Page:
Home Politics British MPs prepare motions to block no-deal Brexit, undermining May

British MPs prepare motions to block no-deal Brexit, undermining May

A cross-party group of British MPs are to present a draft law on Monday that would grant Parliament the power to delay Brexit and stop the country crashing out without a deal if Theresa May’s Conservative government is unable to get a Withdrawal Agreement approved.

Rebel MPs are also reportedly working on a seperate amendment to allow a small group of MPs to trigger a vote on Article 50 to prevent a no-deal Brexit.

Downing Street, which is to present its Brexit plan B on Monday after suffering the worst government defeat in British history over its Withdrawal Agreement last week, described both attempts as “extremely concerning.”

The draft law

The Bill to be presented is sponsored by Labour MP and Home Affairs Select Committee chair Yvette Cooper.

It gives May until February 26 to get Parliament to approve a deal. Should she fail to do so — lawmakers rejected the Withdrawal Agreement last week by 230 votes — then Parliament could proceed to a binding vote on whether to extend Article 50 and by how long. This would prevent a no-deal Brexit.

Article 50 is the mechanism by which a member state notifies its wish to leave the European Union, triggering a two-year negotiation period. The UK handed in its notice on March 29, 2017 and is therefore scheduled to leave the EU, with or without a deal, on March 29, 2019.

The European Union’s top court ruled in December that the UK could unilaterally revoke Article 50 and thus stay in the bloc. However an extension of Article 50, to allow for another deal to be reached or for the UK to organise a referendum, would have to be approved by the 27 other EU member states.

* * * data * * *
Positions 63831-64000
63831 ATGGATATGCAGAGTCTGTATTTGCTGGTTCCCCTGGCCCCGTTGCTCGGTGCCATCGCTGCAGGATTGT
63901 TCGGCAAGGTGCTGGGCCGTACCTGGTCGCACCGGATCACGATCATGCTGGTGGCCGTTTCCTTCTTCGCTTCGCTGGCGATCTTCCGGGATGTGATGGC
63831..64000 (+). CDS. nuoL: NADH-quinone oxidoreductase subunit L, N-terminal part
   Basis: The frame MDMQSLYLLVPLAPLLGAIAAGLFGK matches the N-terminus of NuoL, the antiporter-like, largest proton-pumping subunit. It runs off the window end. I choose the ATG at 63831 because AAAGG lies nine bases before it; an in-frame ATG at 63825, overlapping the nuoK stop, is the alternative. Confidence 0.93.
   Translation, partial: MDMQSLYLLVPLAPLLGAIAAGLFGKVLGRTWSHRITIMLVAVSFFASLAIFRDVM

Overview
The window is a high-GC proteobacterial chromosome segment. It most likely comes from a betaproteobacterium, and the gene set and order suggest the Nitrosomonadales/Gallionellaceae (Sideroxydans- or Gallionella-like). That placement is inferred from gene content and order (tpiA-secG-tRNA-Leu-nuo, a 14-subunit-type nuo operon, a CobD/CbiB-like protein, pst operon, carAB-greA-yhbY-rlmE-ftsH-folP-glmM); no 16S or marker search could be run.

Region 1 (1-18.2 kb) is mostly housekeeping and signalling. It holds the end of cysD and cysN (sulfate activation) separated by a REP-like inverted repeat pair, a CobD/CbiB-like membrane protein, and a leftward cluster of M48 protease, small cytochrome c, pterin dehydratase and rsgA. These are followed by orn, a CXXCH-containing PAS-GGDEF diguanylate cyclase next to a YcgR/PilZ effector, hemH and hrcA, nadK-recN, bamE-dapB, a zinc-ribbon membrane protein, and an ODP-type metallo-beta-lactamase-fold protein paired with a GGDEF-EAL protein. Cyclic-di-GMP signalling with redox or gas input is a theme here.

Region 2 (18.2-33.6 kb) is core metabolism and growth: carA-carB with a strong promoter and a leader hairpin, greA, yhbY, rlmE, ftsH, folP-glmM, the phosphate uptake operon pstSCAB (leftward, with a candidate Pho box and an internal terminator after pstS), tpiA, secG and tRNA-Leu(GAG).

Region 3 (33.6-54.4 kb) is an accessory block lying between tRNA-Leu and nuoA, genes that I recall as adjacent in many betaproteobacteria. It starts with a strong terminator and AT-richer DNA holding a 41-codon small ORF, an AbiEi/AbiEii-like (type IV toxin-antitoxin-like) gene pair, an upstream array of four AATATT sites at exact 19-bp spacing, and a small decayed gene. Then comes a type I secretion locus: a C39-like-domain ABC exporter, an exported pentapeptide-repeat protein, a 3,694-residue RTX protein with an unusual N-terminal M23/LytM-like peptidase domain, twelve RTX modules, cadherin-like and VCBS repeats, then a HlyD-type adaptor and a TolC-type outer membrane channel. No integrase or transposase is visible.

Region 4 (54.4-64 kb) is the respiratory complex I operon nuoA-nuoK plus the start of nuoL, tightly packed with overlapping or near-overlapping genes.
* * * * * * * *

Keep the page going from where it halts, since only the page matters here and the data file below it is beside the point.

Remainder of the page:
The amendment

Reports also emerged that some rebel MPs are working on an amendment to prevent a no-deal Brexit by allowing a small number of MPs to bypass government and trigger a vote on extending or revoking Article 50.

The secret motion, which was first reported on by Buzzfeed, is reportedly led by Conservative MP Dominic Grieve.

Grieve defeated the government with a previous amendment earlier this month, forcing May to unveil new plans for Brexit within three days of Parliament rejecting the Withdrawal Agreement.

Under this new amendment, 300 MPs from at least five different parties — including 10 from the ruling Conservatives — would be able to grab power from the government and table bills to be considered by Parliament regarding Brexit.

‘Danger Parliament could stop Brexit’

The 300 number is controversial because it is inferior to the current parliamentary majority of 320.

There are 650 MPs in the British Parliament but 11 do not vote including Northern Ireland’s republican Sinn Fein MPs — who protest British rule by not attending Parliament — as well as Speaker John Bercow and his three deputies.

Nikki Da Costa, a former director of Legislative Affairs at Downing Street, said Grieve’s amendment “undermines the executive and creates a worrying precedent.”

“For centuries under the Westminster system, power has rested in majorities. Only a government with a majority can govern, and government means ability to control the parliamentary timetable.

“Grieve’s amendment would overturn this basic majoritarian principle,” she added in an opinion piece for The Spectator magazine.

Downing Street, meanwhile, condemned the two different attempts to ensure a no-deal Brexit is off the table.

“The British public voted to leave the European Union and it is vital that elected politicians deliver upon that verdict.

“Any attempt to remove the Government’s power to meet the legal conditions of an orderly exit at this moment of historic significance is extremely concerning,” a government spokesperson said.

Instead, it urged MPS to back its Withdrawal Agreement, saying that “this news should serve as a reminder to those MPs who want to deliver Brexit that they need to vote for it — otherwise there is a danger that Parliament could stop Brexit.”’

About the author: Matthew Johnson

Matthew Johnson, a small tech business owner retired and found his passion in journalism.

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